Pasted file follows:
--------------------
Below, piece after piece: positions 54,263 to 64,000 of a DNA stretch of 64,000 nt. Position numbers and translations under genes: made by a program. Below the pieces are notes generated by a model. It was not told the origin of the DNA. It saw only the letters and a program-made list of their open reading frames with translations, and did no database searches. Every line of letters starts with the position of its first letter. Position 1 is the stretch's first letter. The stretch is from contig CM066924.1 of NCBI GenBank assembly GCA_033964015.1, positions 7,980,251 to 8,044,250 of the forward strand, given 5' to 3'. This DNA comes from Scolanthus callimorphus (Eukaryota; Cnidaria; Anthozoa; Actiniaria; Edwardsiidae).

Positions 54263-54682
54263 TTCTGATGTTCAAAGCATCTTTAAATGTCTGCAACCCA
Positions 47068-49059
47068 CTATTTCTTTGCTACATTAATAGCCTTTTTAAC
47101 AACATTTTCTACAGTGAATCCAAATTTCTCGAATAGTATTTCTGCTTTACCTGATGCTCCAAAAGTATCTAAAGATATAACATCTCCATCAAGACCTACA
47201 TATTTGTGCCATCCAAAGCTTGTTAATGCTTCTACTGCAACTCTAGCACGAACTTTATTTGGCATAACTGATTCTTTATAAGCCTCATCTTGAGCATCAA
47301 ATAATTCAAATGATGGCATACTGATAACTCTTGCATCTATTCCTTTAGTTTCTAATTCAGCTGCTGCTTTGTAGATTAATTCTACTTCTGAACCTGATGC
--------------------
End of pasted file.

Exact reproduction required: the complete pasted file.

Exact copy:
Below, piece after piece: positions 54,263 to 64,000 of a DNA stretch of 64,000 nt. Position numbers and translations under genes: made by a program. Below the pieces are notes generated by a model. It was not told the origin of the DNA. It saw only the letters and a program-made list of their open reading frames with translations, and did no database searches. Every line of letters starts with the position of its first letter. Position 1 is the stretch's first letter. The stretch is from contig CM066924.1 of NCBI GenBank assembly GCA_033964015.1, positions 7,980,251 to 8,044,250 of the forward strand, given 5' to 3'. This DNA comes from Scolanthus callimorphus (Eukaryota; Cnidaria; Anthozoa; Actiniaria; Edwardsiidae).

Positions 54263-54682
54263 TTCTGATGTTCAAAGCATCTTTAAATGTCTGCAACCCA
Positions 47068-49059
47068 CTATTTCTTTGCTACATTAATAGCCTTTTTAAC
47101 AACATTTTCTACAGTGAATCCAAATTTCTCGAATAGTATTTCTGCTTTACCTGATGCTCCAAAAGTATCTAAAGATATAACATCTCCATCAAGACCTACA
47201 TATTTGTGCCATCCAAAGCTTGTTAATGCTTCTACTGCAACTCTAGCACGAACTTTATTTGGCATAACTGATTCTTTATAAGCCTCATCTTGAGCATCAA
47301 ATAATTCAAATGATGGCATACTGATAACTCTTGCATCTATTCCTTTAGTTTCTAATTCAGCTGCTGCTTTGTAGATTAATTCTACTTCTGAACCTGATGC